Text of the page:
My Experience of Exhibiting in Fort Worth

Setting up at the Dolly Johnson Antiques and Art Show

I have attended many antiques shows in the past, but last weekend I was exhibiting for the first time in the Dolly Johnson Antiques and Art Show in Forth Worth. The show had been traditionally country-Americana but was revamped to embrace a greater variety after the change in ownership two years ago.

I suspect that I was  the youngest dealer in the show, which may have been an advantage if I were targeting a younger audience, which turned out to be plenty during the two-day period. But for 19th and early 20th century traditional art which I was displaying, visitors perhaps were expecting some gray-haired New Englander.

In regards to whether it is the merchandise or personal charisma which moves the inventory, I think the success in the Dolly Johnson Antiques and Art Show mostly relies on the former. Certain styles sold better, as written by Eric in his previous post.  But those tend to be less dealer-intrusive items. In other words, they were sold for utilitarian purposes and decorative function, with less historical value or connoisseurship involved.  Art dealers have a much smaller buyer base, unfortunately. And unlike small items such as vintage signs or vintage clothing,  it usually also requires a certain type of trust to complete the transaction. Trust, again, cannot be built within a few minute’s acquaintance.

Talking with people can be entertaining. Visitors told me one of the photos by Gordon Smith was the Noble Planetarium which was only two blocks away from the Will Rogers Center. One couple told me that’s where they had their first date. It was touching to see the kind of connection with local interest for something forever gone, even though that did not mature into a final sale. Another person commented on the photo of “Rebuilt Carburetor.” As the owner of a 60’s vintage car, he explained to me how each part in the carburetor worked in vain. Several others debated what kind of vehicle the carburator had come from. I’m not sure the modernist beauty of taking a photo of such an object was recognized by anyone.

Will Rogers Memorial Center

Two of Arnold Grabone’s paintings got some attention from people of the painter’s native land. One helped me to translate the inscription on the back of the canvas from German into English. “That’s the tallest mountain in Germany.” After hearing that, I thought I had another item in my bucket list.

There were no 18th century Queen Ann chairs or Empire sideboards in the show; but furniture and other decorative art of mid-century sold well. It is perhaps related to the history of Fort Worth and Texas in general. There are no indigenous 18th Century Queen Ann furniture and such high quality furniture is non-existant in Fort Worth cultural institutions. While cow town collectors may resort to the Dallas Museum of Art for New England or New York furniture in the 18th or 19th century, they would have to travel to Houston’s Bayou Bend for utmost comprehensive resource. In reality, people are buying stuff that they could use in practice and perhaps without worrying about damaging the beautiful patina. Thus those rusty industrial-looking carts or chairs fit the purpose well.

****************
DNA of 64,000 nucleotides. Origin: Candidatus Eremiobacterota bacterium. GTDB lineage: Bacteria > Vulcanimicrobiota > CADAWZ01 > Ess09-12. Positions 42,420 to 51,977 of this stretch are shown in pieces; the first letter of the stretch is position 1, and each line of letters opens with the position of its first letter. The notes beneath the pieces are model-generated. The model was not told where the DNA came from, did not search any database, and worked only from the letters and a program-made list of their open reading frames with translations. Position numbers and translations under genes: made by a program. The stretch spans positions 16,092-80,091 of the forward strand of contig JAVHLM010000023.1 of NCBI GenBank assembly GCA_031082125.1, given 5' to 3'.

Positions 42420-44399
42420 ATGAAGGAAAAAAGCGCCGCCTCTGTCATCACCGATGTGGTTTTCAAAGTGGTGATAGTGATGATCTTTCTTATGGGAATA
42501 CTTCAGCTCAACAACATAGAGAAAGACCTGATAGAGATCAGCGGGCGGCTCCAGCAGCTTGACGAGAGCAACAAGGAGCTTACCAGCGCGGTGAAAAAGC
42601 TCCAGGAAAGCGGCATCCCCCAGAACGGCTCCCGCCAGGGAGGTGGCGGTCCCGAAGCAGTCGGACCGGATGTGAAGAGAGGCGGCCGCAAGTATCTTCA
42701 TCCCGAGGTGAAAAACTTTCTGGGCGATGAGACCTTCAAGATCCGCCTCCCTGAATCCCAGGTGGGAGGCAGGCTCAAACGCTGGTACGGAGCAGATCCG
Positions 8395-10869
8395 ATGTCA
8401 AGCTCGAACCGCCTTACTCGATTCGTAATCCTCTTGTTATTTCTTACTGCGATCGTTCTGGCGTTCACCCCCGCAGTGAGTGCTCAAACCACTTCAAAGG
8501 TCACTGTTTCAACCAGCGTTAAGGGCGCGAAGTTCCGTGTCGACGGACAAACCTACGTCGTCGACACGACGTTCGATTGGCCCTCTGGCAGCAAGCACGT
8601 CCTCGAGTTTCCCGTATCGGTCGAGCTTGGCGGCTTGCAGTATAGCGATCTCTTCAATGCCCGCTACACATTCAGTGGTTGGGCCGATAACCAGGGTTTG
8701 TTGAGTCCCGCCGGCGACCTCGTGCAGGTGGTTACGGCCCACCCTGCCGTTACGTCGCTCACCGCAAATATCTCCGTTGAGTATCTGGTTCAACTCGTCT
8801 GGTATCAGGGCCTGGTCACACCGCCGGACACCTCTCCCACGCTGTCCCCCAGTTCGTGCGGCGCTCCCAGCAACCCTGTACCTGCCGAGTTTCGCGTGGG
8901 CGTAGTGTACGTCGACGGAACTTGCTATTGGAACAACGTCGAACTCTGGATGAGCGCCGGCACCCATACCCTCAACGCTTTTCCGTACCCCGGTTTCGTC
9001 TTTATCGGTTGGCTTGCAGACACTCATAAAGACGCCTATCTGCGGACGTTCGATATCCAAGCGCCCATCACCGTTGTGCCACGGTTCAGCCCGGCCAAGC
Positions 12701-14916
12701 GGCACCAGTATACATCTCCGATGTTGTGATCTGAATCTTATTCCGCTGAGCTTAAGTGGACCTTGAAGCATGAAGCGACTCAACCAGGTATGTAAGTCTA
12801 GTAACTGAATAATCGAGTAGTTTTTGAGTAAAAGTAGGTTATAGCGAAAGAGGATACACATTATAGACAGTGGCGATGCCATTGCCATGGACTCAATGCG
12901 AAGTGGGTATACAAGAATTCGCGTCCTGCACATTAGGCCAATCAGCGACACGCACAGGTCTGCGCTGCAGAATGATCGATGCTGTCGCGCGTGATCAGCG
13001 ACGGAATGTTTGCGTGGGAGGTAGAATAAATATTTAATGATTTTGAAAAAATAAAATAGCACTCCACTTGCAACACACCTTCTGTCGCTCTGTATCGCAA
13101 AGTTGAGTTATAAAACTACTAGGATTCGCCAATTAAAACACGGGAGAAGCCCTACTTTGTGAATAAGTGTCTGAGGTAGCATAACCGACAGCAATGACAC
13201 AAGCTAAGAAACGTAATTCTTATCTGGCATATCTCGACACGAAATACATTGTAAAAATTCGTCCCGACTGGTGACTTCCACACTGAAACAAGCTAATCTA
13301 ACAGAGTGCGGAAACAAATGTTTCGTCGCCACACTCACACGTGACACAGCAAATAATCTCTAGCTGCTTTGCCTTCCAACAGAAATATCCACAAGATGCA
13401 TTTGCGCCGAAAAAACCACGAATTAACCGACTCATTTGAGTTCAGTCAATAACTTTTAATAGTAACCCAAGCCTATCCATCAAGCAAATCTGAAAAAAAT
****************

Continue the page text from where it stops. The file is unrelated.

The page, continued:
Similarly, the lack of exposure in the 19th century American art may explain why visitors more likely pointed out the 30’s photos or vintage posters. Interestingly, a few paintings by an early Texas artist, Mae Anthony Burr, a female student of Frank Reaugh, got just about 15 seconds’ fame in most cases, even though they were displayed in prominent locations. Few visitors know the artists’ name, even though they maybe famed locally. It maybe a little bit of an exaggeration to say that to find the right buyers to recognize the values of the paintings is like to find a needle in a hay stack, because we did meet a few collectors who focus on Fort Worth Modernism and knew the painters well. But it is really discouraging that some visitors thought all were painted by us and confused the century-old paintings for recently painted ones.

This reminds me some sale opportunity in different format in some other shows. The Baltimore Antiques Show always has some lectures discussing collecting in different categories. In a recent trip to the Heart of the Country Show in Nashville, a round-table discussion brought three prominent dealers closer to the visitors, with their personal stories and tips about collecting.

Not surprisingly, there was a long waiting line for the gun show which happened in the same weekend at the same building. It reminded me that Eric was confused by the overwhelming crowd in the Gaylord Opryland Hotel in Nashville, which turned out to be a crowd attending a show organized by the National Wild Turkey Federation. Talking with some enthusiastic show attendees at that time, I learned that wild turkeys were at one time nearly extinct. What about the knowledge in historical material past and keen eyes in connoisseurship in the future? I ask myself.

About Hui

Wang Hui lived from 1632 - 1717 and followed in the footprints of his great grandfathers, grandfather, father and uncles and learned painting at a very early age. He was later taught by two contemporary masters, Zhang Ke and Wang Shimin, who taught him to work in the tradition of copying famous Chinese paintings. This is most likely the reason why critics claim that his work is conservative and reflects the Yuan and Song traditions. One critic claimed that "his landscape paintings reflect his nostalgic attachment to classical Chinese aesthetics. Along with the other Wangs, Wang Hui helped to perpetuate the tradition of copying the ancient masters rather than creating original work.

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